Inspired by the equally extreme G500 4x4², design engineer Jürgen Eberle says the aim of the project was to find out if a similar car could be created with the G500 4x4²’s portal axles grafted on in place of the standard E-Class All-Terrain's multi-link set-up.
The project took a few months to create, with Eberle heading up a growing team as his project became more and more ambitious. What Eberle ended up with was an E-Class All-Terrain with more than double the original car’s ground clearance: 420mm, compared with the standard car’s 160mm, with a wading depth just 100mm shy of the G-Class’s 600mm. The standard All-Terrain’s wading depth is 280mm.
Arguably the focal point of the car, though, is its 20in wheels, which come from the R-Class and are shod in knobbly 285/50 R20 off-roading tyres, compared with the 19in and 245/45 R19 standard wheels and tyres. To house these, special wheel arch extenders had to be 3D printed and attached to the car, increasing its width by almost 200mm.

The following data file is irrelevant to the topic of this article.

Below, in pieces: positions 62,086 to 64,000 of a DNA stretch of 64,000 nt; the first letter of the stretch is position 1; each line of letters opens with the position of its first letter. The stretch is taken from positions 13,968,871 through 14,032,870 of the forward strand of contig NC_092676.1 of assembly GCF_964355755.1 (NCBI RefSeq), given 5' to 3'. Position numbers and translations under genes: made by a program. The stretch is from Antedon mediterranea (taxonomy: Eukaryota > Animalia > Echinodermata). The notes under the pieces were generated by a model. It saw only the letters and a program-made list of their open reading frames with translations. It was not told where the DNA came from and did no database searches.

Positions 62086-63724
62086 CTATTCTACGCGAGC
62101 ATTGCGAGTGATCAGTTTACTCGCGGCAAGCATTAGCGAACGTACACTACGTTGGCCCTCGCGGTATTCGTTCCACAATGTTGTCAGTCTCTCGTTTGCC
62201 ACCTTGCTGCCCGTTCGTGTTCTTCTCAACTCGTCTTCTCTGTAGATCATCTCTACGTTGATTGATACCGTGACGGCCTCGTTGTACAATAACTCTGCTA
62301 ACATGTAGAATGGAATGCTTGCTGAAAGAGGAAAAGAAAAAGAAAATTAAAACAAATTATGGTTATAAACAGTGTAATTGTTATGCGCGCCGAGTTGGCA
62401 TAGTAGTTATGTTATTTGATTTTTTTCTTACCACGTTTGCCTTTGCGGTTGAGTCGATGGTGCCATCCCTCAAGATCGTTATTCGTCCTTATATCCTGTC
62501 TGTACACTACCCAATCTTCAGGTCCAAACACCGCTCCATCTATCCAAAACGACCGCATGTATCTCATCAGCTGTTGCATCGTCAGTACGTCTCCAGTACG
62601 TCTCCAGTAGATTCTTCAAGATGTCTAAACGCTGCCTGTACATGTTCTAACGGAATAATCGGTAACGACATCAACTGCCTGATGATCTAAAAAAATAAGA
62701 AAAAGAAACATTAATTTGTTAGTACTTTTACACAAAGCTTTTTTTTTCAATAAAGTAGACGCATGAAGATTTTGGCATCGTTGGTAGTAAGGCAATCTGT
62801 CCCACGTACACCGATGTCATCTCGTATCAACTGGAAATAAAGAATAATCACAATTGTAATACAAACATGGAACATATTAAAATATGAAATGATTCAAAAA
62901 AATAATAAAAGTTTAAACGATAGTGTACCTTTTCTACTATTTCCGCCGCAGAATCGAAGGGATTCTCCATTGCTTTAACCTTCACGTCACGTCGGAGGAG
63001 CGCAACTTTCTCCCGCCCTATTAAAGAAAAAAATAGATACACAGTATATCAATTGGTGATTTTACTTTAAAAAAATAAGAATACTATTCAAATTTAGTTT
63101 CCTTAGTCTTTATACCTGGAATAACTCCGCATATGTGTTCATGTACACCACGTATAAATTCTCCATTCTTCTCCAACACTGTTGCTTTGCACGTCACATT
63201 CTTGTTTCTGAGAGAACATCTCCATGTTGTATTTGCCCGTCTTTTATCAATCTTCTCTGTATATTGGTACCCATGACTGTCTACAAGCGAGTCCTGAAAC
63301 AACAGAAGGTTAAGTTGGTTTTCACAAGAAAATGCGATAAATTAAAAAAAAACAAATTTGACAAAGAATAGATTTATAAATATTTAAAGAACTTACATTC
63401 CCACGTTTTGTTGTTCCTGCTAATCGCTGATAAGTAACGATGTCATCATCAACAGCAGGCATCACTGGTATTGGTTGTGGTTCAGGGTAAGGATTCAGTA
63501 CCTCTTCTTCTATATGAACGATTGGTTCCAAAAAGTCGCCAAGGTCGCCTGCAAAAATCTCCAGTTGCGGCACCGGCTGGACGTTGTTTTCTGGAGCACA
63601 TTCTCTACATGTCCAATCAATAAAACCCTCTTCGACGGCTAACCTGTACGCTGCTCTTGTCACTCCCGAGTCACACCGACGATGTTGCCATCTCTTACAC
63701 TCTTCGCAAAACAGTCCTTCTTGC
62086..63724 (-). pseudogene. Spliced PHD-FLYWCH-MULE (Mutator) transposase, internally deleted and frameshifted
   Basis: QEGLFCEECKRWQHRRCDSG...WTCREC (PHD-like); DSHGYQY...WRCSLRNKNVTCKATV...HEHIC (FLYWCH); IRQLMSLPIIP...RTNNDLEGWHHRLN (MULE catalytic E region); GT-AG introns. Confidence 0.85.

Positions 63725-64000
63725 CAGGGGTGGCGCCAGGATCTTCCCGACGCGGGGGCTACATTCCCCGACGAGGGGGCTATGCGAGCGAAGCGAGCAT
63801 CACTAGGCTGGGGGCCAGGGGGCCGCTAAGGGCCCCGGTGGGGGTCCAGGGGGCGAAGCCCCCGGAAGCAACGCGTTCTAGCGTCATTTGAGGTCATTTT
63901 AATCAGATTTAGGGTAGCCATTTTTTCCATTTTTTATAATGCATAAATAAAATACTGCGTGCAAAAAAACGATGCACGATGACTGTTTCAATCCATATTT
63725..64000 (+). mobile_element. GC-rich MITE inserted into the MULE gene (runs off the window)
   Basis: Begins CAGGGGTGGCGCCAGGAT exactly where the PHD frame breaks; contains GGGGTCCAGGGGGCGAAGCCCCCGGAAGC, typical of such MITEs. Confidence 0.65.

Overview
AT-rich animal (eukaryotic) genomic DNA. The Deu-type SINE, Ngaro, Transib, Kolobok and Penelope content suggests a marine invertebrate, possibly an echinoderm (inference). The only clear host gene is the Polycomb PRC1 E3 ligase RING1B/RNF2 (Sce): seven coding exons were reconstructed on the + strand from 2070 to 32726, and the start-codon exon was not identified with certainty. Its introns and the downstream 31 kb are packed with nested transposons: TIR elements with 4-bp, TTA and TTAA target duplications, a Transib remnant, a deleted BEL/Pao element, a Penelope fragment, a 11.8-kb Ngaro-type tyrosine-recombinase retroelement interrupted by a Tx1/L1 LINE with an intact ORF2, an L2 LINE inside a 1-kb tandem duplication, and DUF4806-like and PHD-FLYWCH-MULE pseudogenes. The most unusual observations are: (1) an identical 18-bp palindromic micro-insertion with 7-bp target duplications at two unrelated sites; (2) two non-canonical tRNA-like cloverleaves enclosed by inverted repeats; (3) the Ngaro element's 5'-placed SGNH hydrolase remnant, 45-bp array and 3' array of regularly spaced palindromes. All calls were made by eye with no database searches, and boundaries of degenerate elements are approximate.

The standard rubber and plastic suspension bushings were replaced with Uniball motorsport bearings, while Eberle drafted in help from a friend working at AMG to modify the driveshaft geometry for compatibility with the car’s off-roading modifications.
“The crucial factor was the network," said Eberle. "In every area where I needed support, I found colleagues who were on the same wavelength and who provided help quickly and without any red tape.”
Under the bonnet is the standard 191bhp four-cylinder diesel engine, and 9G-tronic nine-speed automatic gearbox. Mercedes’ 4Matic all-wheel drive system is of course, maintained for the model.